December 31, 2000

A Personal Muse Mission

A Collection of Tunes By: Gordon Taylor – Operation Golden Chair
Published by the author, 37 pages, 59 tunes
Available from the author: 38 Sunrise Cove, Winnipeg, MB R2G 4B2

The second book of music from Gordon Taylor of Winnipeg, Manitoba, is a self-published effort, with 59 compositions included within its serlocks bound covers. While Operation Golden Chair is no threat to upstage Donald MacLeod’s Book 4, there are certainly numerous merits to be discovered by the pipe band searching for original new material.

The book runs the gamut of time signatures and tune types – and then some. Taylor is clearly adept at exploring new rhythms and introducing new concepts to Highland bagpipe music. For example, for the first time ever (as far as we know, anyway), a rumba graces the pages of a pipe tune collection. While “King’s Head Rhumba” [sic] (and its accompanying harmony and counterpoint) is interesting, it, like most of the music in the collection lacks a strong and simple melodic line, essential for a tune to withstand the test of time.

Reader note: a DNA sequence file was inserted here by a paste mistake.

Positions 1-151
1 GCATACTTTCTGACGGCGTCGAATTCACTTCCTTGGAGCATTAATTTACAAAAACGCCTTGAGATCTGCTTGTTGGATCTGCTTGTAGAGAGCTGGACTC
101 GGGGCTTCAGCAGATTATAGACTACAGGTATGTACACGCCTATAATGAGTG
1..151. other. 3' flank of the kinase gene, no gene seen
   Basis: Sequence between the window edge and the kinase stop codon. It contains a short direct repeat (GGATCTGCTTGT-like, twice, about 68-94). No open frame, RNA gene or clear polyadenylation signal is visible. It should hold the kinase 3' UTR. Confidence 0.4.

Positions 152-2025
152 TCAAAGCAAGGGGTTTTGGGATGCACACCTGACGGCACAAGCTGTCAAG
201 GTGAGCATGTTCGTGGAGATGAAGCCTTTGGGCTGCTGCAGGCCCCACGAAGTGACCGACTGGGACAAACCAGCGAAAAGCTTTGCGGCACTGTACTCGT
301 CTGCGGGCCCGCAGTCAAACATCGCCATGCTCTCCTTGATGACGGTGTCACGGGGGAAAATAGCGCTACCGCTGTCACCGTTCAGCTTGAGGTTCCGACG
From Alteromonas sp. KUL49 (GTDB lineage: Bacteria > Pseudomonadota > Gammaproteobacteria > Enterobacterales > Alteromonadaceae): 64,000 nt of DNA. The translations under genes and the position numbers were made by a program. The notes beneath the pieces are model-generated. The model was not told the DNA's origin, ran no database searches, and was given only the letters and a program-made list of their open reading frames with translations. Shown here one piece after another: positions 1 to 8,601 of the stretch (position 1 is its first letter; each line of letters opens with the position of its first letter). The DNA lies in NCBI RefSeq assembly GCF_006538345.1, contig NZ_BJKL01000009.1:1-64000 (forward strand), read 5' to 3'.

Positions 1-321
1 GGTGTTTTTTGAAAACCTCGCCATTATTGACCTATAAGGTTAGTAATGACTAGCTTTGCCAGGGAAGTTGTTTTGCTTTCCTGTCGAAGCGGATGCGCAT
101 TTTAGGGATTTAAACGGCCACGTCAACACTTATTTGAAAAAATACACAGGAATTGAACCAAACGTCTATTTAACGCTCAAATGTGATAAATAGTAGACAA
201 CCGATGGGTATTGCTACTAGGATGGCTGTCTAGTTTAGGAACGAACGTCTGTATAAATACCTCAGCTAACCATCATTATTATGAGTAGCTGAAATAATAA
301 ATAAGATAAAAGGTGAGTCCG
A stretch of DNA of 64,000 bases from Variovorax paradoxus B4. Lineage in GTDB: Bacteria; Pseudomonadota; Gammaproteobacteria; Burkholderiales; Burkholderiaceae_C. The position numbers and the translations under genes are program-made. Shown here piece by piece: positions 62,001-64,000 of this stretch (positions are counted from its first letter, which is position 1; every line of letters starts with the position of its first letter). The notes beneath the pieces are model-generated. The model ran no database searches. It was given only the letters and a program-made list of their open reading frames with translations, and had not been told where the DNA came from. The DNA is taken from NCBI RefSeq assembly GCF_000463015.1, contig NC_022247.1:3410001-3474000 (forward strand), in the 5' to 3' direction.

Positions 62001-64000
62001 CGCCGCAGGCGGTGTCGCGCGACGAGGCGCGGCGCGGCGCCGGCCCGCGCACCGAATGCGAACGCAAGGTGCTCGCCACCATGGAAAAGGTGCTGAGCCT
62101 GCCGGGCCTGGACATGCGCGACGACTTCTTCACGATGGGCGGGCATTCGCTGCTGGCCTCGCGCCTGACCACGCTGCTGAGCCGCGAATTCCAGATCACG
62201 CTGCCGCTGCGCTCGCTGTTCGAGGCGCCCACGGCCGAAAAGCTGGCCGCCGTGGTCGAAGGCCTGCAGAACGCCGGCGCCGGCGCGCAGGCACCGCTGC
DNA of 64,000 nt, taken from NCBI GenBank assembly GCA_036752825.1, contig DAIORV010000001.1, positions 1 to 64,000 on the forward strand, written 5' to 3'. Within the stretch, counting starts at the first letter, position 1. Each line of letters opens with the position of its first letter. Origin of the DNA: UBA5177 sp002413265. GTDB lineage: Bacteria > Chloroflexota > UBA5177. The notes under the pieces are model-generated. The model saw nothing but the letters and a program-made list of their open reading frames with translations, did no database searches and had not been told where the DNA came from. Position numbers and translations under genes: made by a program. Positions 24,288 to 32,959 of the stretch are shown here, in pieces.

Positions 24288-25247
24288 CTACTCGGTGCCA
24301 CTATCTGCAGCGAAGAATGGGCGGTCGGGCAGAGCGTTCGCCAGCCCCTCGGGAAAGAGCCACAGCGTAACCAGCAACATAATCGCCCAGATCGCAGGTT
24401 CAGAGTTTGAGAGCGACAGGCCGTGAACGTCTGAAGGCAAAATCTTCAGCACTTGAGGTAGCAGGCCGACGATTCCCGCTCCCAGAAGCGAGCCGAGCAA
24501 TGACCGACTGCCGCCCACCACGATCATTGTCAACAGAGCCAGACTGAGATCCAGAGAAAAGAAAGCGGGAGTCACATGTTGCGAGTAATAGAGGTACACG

The strongest section is the reels, and Taylor has an affinity for two-parters that flow off the fingers. “We’re Nae Sailors” and “Vanessa’s Rejection” are particularly good tunes that would fit well into many medleys. His translation of jigs to reels, in this case “The Kesh Jig” and “Am Breamatin Tobhain Dubh,” are well put together, and could be knitted nicely with their originals. (Incidentally, the translation of the latter tune’s Gaelic title is literally, “The Farting of the Black Ass” – a practical joke by Toronto’s John Wilson, who needed a title for the traditional, nameless jig and got one from his friend Neil Angus MacDonald.)

Full credit also to Taylor who courageously tackles strathspey composition. Many of today’s collections don’t even try to attempt the difficult idiom, and “The Psychotic Slag,” complete with C naturals, is melodically strong and clever.

There are a few very good pieces for the band or soloist with a penchant for the stage. “St Mary’s Cinderella” is an excellent waltz, “The Khgerstyning” is a clever 9/8 + 12/8 jig, and the hornpipe “Dewdney Drugs” works well.

There are several bright spots to Operation Golden Chair, and that’s several more than many collections churned out of late. A few of today’s most highly regarded composers first published their works themselves on a small budget. Gordon Taylor could well be the latest young writer on whom we should keep an eye.


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